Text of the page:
When the Lakota leader Sitting Bull was asked by a white reporter why his people loved and respected him, Sitting Bull replied by asking if it was not true that among white people a man is respected because he has many horses, many houses? When the reporter replied that was indeed true, Sitting Bull then said that his people respected him because he kept nothing for himself.
Now the roles have been reversed, because the Hillary [Clinton] campaign is livid that they lost, and they think they lost because [Donald] Trump sent out bird whistles, dog whistles, whatever, to the white supremacists out there, and the white supremacists are the ones that came out of the shadows, not the illegal immigrants, the white supremacists came out of the shadows and they got their hoses and they got their whatever else and they started beating up on Democrats and poor Hillary.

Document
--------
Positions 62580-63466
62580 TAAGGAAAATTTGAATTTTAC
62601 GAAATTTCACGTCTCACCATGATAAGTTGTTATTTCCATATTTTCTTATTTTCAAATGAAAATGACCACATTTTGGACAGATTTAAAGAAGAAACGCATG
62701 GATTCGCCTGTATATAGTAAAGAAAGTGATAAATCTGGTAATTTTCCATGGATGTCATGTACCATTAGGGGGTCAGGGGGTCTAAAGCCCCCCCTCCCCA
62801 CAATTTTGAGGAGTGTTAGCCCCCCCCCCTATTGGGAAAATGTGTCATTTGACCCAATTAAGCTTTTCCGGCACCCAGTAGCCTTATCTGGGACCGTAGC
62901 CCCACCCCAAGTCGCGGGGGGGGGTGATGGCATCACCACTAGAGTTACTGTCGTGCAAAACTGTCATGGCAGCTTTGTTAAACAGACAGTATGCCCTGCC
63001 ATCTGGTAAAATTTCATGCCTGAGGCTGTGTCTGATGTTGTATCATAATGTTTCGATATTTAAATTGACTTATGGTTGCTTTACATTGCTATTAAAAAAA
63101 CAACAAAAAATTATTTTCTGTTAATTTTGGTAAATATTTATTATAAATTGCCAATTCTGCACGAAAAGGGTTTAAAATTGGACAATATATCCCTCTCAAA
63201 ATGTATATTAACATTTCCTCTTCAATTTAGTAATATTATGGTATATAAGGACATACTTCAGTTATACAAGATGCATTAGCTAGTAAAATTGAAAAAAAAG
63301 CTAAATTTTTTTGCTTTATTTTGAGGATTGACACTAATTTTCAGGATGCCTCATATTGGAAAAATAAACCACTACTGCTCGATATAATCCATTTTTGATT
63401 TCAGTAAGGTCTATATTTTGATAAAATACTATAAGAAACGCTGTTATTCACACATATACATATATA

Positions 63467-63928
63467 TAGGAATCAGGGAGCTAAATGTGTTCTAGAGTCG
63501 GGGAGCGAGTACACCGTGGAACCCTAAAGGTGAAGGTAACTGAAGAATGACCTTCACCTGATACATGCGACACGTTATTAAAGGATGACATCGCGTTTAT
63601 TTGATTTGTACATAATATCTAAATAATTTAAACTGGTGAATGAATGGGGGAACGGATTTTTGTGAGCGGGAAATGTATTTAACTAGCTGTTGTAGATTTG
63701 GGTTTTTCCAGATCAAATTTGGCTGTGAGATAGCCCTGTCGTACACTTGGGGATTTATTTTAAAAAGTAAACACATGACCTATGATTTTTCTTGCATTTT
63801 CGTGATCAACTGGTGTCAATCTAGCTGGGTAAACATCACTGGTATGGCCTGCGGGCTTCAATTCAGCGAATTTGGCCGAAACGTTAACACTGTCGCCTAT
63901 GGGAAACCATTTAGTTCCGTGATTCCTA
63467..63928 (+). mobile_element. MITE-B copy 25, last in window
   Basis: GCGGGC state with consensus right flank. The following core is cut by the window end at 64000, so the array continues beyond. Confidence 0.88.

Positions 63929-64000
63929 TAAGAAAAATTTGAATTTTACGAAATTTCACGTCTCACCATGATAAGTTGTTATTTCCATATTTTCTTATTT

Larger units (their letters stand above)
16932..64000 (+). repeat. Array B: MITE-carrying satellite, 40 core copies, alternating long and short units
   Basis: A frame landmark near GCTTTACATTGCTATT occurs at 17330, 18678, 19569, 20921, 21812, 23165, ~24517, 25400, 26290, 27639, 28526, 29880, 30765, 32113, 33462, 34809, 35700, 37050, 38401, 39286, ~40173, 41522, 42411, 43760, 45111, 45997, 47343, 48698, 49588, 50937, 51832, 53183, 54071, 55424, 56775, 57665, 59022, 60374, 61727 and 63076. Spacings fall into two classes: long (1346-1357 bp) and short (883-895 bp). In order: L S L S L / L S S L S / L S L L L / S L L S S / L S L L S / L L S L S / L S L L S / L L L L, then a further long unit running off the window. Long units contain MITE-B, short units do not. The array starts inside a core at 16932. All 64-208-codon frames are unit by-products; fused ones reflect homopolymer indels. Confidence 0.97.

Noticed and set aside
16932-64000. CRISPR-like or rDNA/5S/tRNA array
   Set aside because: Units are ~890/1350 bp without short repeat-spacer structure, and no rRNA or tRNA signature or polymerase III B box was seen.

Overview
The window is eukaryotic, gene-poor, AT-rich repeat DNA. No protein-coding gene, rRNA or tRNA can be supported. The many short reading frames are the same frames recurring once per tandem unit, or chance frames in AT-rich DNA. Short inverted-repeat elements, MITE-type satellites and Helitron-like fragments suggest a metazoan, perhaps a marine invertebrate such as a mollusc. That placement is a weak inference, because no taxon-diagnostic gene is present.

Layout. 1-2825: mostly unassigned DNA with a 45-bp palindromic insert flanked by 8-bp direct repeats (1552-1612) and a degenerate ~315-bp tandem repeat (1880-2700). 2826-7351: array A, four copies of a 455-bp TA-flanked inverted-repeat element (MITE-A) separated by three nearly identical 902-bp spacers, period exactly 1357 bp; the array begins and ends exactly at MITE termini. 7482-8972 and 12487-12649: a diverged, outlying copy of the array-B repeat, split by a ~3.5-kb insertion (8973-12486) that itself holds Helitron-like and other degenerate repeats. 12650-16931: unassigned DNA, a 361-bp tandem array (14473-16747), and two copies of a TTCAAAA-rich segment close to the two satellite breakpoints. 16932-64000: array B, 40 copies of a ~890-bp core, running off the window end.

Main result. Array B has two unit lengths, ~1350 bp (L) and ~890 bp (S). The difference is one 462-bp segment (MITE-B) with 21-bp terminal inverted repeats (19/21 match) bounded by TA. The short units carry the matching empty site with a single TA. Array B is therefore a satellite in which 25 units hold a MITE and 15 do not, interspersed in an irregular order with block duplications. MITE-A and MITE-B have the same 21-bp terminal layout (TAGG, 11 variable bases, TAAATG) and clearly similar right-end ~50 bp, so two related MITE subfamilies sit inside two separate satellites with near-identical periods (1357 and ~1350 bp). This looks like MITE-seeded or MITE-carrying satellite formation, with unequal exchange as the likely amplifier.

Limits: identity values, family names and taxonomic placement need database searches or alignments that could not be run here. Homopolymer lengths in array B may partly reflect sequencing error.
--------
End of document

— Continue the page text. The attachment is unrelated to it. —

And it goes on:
I go back to the parallels with 1963, 1964 when white America really became aware of the brutality of segregation, the cruelty of the apartheid system which existed in the south. Then white people began to get on the freedom buses and travel to the south and be part of the voter registration drives and they. . . some of them were beaten and some of them were murdered but they stood with the African-American community and the civil rights movement. It's time for straight people to do that today and it is time for gay people to insist that they do that today.
. . . in any land, in any country under modern free competition, to lay any class of weak and despised people, be they white, black, or blue, at the political mercy of their stronger, richer, and more resourceful fellows, is a temptation which human nature seldom has withstood and seldom will withstand.